At ground zero of Lebanon’s apocalypse a stench of dead rats seeps from hulking piles of rotting grain. Broken silos teeter above, their sides ripped apart by the catastrophic blast that also broke the soul of Beirut; the contents that should have fed a nation still lie spilt over the gaping ruins of its main port.
A year ago this week, one of the planet’s gravest industrial accidents caused one of its biggest ever explosions, shattering a city that was already at a tipping point. The mushroom cloud of chemicals that soared above the Lebanese capital on 4 August 2020 and the seismic force of the shock wave that ravaged its homes and businesses were carried around the world in high-definition horror. Even amid the chaos of a country that had allowed this to happen to its people, this was surely a moment of reckoning.
However, on the eve of the disaster’s first anniversary, Lebanon remains paralysed and anguished. The investigation into the blast has flatlined, and its perpetrators are as far away from accountability as ever. Even worse, for most Lebanese, the global aid pledged in the wake of the destruction remains forsaken by the country’s rulers, who prefer the narrow privileges that flowed to them from a crippled system to a global rescue plan that could save the country.
“Who would have thought our begging bowl would be so big and so empty,” said Nidal Osman, a Tripoli building supplier. “The world must be laughing at us. They wanted to give money, and they instead received a palm in their face. While they laugh, we cry.”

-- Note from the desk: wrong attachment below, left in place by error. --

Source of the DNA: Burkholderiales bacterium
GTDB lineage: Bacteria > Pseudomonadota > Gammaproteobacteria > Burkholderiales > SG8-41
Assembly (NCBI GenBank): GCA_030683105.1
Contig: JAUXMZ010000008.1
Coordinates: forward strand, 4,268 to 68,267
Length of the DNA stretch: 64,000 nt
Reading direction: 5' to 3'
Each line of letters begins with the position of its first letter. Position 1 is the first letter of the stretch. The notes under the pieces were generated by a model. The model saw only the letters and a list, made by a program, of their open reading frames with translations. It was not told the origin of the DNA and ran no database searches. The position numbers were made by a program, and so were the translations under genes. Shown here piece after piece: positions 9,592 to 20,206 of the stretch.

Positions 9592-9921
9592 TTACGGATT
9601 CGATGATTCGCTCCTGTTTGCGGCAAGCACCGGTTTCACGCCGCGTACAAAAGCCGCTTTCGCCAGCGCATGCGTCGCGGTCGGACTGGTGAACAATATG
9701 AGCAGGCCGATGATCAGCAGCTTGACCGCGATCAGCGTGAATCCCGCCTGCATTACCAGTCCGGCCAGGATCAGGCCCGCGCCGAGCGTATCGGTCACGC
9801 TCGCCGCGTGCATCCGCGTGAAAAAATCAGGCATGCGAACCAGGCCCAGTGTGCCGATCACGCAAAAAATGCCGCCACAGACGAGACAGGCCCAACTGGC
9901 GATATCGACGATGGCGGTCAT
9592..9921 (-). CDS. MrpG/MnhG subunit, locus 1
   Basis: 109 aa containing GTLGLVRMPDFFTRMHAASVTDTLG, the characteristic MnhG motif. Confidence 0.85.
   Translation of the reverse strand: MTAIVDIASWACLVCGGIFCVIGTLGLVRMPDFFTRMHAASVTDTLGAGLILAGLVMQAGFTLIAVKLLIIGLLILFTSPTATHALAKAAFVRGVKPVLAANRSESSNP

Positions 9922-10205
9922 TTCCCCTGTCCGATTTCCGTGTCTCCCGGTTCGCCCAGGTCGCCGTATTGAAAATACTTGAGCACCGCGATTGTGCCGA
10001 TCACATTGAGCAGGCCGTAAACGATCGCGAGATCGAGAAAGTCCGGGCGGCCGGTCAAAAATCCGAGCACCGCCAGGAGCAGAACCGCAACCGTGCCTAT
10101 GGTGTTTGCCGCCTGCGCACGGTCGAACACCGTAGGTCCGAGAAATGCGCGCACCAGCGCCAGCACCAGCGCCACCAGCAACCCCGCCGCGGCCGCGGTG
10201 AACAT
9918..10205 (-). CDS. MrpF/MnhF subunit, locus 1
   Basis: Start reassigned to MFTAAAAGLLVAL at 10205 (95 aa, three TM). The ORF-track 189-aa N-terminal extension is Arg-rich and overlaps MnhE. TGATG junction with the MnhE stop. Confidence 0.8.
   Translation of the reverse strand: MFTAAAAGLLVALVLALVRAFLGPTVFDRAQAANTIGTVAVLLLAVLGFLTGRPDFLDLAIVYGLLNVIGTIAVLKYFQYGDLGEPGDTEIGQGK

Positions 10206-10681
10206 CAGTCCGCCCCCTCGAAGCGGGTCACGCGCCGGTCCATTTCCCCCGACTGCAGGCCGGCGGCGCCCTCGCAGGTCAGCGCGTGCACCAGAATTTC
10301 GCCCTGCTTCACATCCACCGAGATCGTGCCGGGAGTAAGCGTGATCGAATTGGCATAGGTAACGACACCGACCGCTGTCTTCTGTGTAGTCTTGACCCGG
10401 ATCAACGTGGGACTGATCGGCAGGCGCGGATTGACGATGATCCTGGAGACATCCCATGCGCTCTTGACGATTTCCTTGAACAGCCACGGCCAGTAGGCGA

In return for up to $11bn in aid dollars, France demanded structural reforms to governance, and transparency at all levels of spending. Billions more from Europe has been conditioned on an audit of the opaque central bank, which has been critical to the movement of Lebanon’s wealth.
In the year since Beirut began picking up the pieces, the Lebanese currency has plunged 15-fold in value. Hyperinflation has put staple foods out of reach of much of its population. Vital medicines can no longer be found – on Friday a four-year-old girl died from a scorpion sting because anti-venom was out of stock. And there is not enough fuel to supply the undergunned electricity sector, or the private generator mafia that plugs the gap, charging exorbitant prices to do so.
Instead of giving birth to an era of redemption, the explosion has come to define the utter dysfunction of a state that has failed for all intents and purposes. Its political class remains unable to form a government, still bickering over the allocation of ministries as prizes to bolster their fiefdoms. State institutions, likewise, are subservient to dug-in factions. This country’s central bank reserves have dipped below mandatory requirements, meaning an imminent end to subsidies in place to safeguard even the middle classes. Lebanese have joined Syrians and other of the region’s forsaken peoples in taking to the Mediterranean on rafts to flee their conditions, no matter the risk. And there is no solution except for a vast international bailout that would mean severing a system that has prevailed for 30 years since the end of the civil war.
As the sheer scale of Lebanon’s meltdown continues to be absorbed by its people, some are starting to confront an unpalatable view that the state’s very foundations were flawed at each of its incarnations. From the Ottoman empire to French mandate, Syrian tutelage, the ravages of the civil war and then the rentier system that followed the 1991 Taif accords which ended the conflict, Lebanon has never had an easy run. But the past three decades in particular have laid the groundwork for its demise.